This past spring, Georgia-Pacific, the paper-manufacturing giant that brings us such familiar products as Quilted Northern toilet paper, closed down its paper mill in Old Town, Maine — laying off hundreds of workers and dealing a blow to the local economy. With cheaper sources of wood pulp flooding in from countries like Brazil and New Zealand, many American pulp and paper mills are just not making enough money to stay open.
Hemant Pendse, chair of the University of Maine’s Department of Chemical and Biological Engineering, says that there’s a solution – turn mills from simple pulp factories into complete “forest biorefineries” that convert current waste products into valuable ethanol. This would kill several birds with one stone: increase profits, provide a desperately needed source of fuel, and be better for the environment.
According to Pendse, the way wood is being processed now is far from efficient. “Only half of it is actually coming out as pulp. Half of it is either burned or sent to the landfill. And that’s not the way things should be done,” he explains.
He says instead, unused wood should be money in the tank. With funding from the National Science Foundation, the University of Maine is creating a way to refine forest biomass into ethanol fuel.
Wood has three essential components – cellulose, lignin, and hemicellulose. Cellulose makes up the majority and contains valuable fibers that we turn into paper. Lignin releases a lot of energy when burned as fuel, and hemicellulose is usually just treated as a waste product. As Pendse explains though, valuable ethanol can be fermented from the sugars in hemicellulose. Until now, the problem has been that there wasn’t an efficient enough way to purify it from the other wood chemicals that remain after pulping. The UMaine group’s solution — remove the hemicellulose before the pulping process in a clean, water-based way.
Pendse, who heads up the project, says another bonus is that removing the hemicellulose doesn’t affect the quality of wood fiber. That means wood and paper companies could add profits by extracting it from wood before making their usual products.
“There is ethanol on the market that’s already blended with gasoline. That fuel ethanol right now is being produced in the Midwest from corn kernels,” says Pendse. But there are problems with making ethanol from corn, even besides the obvious one that we need it as food. The process of converting corn into ethanol is simply inefficient – you barely get any more energy out as ethanol than you put in as fertilizer, farm work, and the actual conversion process.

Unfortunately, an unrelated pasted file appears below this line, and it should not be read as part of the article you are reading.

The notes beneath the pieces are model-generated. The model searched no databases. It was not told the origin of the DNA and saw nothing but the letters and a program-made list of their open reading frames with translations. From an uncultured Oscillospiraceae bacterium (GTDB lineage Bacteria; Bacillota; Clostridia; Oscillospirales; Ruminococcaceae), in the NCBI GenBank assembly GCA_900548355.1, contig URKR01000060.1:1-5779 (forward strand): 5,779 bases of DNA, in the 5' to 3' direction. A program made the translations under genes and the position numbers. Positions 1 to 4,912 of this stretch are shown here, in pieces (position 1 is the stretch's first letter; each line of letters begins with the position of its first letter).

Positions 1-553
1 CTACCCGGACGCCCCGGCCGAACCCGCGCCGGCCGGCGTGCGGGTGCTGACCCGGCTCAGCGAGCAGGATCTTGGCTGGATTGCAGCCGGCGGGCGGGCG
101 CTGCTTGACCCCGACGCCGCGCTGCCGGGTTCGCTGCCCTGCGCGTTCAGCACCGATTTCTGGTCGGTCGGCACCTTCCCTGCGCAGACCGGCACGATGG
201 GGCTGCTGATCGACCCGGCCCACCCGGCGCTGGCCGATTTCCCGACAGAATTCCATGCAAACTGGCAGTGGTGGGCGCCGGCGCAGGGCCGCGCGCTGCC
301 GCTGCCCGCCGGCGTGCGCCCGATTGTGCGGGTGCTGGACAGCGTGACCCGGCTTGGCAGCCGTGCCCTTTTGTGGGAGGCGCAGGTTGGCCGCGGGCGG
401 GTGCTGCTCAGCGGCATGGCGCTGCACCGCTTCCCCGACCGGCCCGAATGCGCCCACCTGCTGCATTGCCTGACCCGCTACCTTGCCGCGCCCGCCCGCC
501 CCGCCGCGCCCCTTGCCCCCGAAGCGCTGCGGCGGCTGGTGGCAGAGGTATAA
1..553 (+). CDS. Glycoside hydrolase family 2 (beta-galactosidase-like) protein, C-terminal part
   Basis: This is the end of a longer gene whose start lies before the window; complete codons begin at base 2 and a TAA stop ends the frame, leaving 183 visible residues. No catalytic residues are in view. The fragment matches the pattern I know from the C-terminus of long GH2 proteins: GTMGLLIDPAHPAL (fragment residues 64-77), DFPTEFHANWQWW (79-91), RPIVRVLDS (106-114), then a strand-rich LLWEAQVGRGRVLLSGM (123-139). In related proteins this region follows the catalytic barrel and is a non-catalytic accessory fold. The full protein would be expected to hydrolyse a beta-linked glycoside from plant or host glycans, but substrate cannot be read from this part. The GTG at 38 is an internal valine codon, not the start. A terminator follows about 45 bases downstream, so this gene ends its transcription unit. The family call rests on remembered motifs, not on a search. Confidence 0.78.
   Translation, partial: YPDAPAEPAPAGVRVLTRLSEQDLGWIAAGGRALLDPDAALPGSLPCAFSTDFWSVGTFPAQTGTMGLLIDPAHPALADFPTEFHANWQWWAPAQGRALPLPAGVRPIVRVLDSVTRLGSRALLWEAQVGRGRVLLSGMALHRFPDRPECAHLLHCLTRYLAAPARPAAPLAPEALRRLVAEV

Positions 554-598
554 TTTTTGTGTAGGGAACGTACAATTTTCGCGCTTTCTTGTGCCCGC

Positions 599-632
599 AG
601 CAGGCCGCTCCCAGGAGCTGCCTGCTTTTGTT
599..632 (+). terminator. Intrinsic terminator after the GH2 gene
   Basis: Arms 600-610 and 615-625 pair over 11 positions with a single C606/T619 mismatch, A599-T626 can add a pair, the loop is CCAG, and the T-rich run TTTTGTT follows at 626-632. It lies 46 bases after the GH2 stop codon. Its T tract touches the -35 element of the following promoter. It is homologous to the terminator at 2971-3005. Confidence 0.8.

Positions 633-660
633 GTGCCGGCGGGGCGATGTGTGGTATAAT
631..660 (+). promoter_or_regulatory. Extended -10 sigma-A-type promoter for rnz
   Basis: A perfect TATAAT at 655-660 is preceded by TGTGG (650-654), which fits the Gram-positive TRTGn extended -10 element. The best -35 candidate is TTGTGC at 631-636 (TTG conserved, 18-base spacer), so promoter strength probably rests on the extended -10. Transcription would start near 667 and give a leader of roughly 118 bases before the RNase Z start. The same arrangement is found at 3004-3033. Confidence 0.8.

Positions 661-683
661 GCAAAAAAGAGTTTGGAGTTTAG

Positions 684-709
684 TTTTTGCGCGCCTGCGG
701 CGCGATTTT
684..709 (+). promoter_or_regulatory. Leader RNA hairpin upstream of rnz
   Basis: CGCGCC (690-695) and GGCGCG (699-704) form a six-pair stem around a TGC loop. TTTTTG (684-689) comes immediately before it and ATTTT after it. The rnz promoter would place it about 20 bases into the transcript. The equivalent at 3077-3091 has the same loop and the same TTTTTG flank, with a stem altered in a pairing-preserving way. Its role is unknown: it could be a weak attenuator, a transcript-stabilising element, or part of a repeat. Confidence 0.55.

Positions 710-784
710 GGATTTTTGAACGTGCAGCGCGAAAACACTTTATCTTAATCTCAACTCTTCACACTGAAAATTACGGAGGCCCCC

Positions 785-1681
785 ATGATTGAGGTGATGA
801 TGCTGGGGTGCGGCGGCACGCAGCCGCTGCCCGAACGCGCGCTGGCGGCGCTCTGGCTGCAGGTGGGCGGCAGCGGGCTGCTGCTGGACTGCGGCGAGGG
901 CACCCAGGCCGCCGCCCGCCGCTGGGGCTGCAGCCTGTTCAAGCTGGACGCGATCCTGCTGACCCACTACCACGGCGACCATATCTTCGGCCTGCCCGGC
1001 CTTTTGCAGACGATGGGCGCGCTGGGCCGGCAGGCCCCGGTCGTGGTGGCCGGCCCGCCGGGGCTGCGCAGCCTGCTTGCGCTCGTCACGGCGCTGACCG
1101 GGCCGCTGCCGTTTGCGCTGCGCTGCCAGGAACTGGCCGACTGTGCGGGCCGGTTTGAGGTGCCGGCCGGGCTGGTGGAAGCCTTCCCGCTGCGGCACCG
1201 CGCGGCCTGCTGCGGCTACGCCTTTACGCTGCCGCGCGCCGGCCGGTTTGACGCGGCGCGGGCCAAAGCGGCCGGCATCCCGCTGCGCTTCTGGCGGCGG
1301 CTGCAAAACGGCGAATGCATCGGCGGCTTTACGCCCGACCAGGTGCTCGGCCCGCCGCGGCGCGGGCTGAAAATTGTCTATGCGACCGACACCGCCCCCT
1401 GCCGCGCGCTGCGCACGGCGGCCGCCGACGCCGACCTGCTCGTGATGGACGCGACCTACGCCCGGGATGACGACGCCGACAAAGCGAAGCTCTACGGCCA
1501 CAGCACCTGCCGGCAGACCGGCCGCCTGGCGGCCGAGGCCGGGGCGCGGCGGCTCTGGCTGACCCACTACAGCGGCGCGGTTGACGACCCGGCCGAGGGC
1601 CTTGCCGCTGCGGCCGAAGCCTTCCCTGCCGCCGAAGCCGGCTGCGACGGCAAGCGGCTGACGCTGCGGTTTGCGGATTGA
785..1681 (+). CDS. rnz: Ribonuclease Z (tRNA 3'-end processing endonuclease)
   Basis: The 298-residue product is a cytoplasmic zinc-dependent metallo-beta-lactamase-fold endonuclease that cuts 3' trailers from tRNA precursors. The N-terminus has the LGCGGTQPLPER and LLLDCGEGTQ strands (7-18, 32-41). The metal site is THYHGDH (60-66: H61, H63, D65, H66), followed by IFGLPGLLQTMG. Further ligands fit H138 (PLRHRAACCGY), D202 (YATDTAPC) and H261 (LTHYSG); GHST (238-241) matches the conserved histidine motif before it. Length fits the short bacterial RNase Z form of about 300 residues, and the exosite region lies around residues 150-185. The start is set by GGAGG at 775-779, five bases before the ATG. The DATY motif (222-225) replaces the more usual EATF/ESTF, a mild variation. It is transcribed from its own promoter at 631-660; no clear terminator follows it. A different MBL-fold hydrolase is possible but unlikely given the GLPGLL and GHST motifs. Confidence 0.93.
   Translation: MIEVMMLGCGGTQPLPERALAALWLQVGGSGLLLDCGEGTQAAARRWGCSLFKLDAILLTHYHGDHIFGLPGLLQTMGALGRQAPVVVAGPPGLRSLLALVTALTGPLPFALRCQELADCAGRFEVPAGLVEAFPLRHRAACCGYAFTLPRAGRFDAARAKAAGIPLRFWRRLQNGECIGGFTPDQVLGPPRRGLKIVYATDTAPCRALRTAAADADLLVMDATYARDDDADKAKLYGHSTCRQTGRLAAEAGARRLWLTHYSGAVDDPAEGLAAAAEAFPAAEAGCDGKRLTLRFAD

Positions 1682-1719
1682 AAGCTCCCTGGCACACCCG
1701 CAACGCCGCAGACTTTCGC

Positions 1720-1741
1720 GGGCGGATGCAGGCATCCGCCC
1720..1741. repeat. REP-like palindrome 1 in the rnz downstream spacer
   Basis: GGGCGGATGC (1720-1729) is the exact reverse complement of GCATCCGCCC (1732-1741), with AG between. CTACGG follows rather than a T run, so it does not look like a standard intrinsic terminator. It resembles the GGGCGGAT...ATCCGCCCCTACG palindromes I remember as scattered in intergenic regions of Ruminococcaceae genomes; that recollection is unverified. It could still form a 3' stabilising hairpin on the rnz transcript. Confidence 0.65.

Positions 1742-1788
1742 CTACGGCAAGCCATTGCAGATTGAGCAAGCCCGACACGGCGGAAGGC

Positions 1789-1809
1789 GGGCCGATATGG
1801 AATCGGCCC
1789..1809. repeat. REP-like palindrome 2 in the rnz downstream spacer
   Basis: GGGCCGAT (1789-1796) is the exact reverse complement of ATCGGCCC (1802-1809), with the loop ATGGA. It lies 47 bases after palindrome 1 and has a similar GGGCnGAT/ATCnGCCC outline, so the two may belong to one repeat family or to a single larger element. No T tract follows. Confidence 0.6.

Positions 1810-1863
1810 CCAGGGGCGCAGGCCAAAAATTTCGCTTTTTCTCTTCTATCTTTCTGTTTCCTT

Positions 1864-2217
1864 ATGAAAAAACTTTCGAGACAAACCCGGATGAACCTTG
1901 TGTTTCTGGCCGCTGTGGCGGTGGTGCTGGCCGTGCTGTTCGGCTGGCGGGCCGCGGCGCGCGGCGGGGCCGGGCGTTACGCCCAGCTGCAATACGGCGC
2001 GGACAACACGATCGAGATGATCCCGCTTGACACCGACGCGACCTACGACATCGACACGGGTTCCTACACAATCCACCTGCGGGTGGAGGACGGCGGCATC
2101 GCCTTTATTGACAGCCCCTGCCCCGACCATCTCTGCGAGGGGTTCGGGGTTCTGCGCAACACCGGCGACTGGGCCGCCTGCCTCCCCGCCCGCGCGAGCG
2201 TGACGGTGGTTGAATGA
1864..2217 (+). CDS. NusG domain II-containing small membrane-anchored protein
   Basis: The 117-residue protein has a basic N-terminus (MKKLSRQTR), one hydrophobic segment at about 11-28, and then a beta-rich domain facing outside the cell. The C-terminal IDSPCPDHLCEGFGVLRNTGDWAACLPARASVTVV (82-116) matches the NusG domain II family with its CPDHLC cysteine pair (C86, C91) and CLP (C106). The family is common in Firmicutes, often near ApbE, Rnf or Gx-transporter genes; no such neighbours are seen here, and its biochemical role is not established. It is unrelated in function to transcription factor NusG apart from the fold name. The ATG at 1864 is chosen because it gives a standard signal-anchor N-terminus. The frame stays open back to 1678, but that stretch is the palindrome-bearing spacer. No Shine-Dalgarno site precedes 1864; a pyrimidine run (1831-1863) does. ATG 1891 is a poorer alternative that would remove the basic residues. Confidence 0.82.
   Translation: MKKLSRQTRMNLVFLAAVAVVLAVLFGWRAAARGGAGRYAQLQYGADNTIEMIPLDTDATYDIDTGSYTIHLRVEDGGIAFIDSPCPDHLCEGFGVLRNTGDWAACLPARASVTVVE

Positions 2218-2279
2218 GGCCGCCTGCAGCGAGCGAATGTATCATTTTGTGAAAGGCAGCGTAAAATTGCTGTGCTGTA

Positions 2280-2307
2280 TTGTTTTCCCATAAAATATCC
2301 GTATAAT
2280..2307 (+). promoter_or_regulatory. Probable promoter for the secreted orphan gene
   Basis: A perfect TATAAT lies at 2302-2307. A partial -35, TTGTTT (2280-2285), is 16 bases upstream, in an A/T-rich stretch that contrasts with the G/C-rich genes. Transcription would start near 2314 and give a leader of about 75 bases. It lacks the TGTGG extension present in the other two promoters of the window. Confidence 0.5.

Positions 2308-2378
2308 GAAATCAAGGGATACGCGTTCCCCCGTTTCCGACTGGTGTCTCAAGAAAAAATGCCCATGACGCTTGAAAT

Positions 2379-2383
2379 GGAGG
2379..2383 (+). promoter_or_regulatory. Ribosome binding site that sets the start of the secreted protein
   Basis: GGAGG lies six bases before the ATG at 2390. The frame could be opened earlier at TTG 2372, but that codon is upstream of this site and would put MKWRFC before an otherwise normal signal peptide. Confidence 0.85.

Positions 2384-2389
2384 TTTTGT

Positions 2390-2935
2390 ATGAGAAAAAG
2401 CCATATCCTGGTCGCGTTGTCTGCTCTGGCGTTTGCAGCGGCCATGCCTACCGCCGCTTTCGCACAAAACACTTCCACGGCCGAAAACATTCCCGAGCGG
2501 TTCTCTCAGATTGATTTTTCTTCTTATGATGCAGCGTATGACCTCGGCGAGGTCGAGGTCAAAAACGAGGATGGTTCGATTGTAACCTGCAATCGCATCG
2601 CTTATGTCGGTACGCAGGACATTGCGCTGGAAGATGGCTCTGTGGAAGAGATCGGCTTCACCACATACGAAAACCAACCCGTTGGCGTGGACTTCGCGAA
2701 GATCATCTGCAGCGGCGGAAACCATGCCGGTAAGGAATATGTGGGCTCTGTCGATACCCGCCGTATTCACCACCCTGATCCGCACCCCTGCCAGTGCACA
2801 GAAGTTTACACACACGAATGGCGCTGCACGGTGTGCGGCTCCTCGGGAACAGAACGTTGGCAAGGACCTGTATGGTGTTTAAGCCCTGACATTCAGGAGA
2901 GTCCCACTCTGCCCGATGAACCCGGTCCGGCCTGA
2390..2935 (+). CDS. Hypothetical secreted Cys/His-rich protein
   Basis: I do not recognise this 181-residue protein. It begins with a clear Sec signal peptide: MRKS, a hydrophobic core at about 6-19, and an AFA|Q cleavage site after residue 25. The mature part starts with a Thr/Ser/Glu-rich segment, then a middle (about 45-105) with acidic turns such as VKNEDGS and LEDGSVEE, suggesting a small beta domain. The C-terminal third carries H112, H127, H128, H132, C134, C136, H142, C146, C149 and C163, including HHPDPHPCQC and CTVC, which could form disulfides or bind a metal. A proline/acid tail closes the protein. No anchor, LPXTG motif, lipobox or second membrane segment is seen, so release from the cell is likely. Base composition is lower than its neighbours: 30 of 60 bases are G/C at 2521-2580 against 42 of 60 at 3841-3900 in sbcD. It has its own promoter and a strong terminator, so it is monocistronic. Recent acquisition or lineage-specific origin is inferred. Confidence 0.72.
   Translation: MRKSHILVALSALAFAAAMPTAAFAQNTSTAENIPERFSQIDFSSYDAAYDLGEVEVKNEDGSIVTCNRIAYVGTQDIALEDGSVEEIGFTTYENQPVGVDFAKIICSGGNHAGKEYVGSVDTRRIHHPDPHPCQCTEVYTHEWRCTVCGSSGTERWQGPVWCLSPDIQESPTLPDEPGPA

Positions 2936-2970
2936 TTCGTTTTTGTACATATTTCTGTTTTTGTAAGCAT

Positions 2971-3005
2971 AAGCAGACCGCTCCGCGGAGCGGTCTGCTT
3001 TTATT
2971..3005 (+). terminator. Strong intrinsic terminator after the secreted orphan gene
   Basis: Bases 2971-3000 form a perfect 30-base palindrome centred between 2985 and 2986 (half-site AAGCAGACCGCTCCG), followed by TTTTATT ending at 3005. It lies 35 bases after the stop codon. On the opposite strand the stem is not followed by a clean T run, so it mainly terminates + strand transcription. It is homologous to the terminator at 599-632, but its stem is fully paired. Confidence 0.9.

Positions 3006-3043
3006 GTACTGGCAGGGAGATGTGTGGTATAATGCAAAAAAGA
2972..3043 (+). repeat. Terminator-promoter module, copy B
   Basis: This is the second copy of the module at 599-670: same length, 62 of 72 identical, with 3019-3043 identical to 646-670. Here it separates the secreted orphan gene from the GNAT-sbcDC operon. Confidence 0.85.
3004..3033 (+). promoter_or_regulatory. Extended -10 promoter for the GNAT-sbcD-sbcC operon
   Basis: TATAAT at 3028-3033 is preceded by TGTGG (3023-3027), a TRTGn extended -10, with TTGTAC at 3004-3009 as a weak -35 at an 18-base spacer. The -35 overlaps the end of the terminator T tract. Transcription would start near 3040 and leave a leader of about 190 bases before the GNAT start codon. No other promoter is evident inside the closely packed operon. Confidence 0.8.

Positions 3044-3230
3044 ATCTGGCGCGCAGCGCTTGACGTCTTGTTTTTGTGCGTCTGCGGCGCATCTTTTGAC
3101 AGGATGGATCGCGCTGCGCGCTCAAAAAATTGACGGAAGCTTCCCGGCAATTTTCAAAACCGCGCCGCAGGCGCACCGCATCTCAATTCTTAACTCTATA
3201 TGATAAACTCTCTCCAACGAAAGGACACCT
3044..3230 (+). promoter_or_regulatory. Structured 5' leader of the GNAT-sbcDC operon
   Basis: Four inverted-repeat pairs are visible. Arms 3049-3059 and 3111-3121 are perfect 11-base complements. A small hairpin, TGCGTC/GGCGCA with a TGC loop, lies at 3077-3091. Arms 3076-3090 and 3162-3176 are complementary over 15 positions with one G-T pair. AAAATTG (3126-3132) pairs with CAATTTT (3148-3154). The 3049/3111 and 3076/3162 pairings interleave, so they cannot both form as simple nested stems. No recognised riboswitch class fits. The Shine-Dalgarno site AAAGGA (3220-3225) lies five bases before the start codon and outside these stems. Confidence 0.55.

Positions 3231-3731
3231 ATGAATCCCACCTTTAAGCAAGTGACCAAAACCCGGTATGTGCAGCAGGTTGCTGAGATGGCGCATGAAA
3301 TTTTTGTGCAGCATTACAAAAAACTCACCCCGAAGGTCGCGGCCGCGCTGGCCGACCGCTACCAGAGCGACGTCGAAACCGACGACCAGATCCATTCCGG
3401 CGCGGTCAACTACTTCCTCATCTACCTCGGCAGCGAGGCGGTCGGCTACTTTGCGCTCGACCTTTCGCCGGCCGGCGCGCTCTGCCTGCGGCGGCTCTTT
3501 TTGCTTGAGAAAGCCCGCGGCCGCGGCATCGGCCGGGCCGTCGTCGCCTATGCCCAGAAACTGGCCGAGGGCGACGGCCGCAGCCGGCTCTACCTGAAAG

“Realistically, you really cannot grow sufficient amounts of corn kernels to meet the demand of the fuel that we would be able to use right now in the US in the next few years,” Pendse says.
Pendse, says it takes so much less energy to grow trees than corn, that ethanol won’t be economically viable unless wood is added to the equation.
“We’re talking about it being 500 percent or 700 percent more energy that you can get as a renewable transportation fuel,” says Pendse. Wood — which Pendse points out is as important a crop in forested states as food crops are in agricultural areas — also has basic advantages as a crop. Trees are abundant and available year-round, and they don’t require fertilizer.
Pendse says that applying these new principles to the way wood is currently processed could prevent mill closings like that of the Old Town Mill.
“While preserving existing operations we can add on additional product lines which will be the fuel ethanol and that help us not only get fuel ethanol but save the jobs that are already there in this industry,” says Pendse.
In the near future, Pendse says they can also use wood to make the chemicals that go into production of plastics instead of relying on foreign petroleum for those as well.
The group’s research is published in Pulp and Paper Canada, in press 2006; Technical Association of the Pulp & Paper Industry (Tappi) Journal, 2004 and funded by the National Science Foundation (NSF).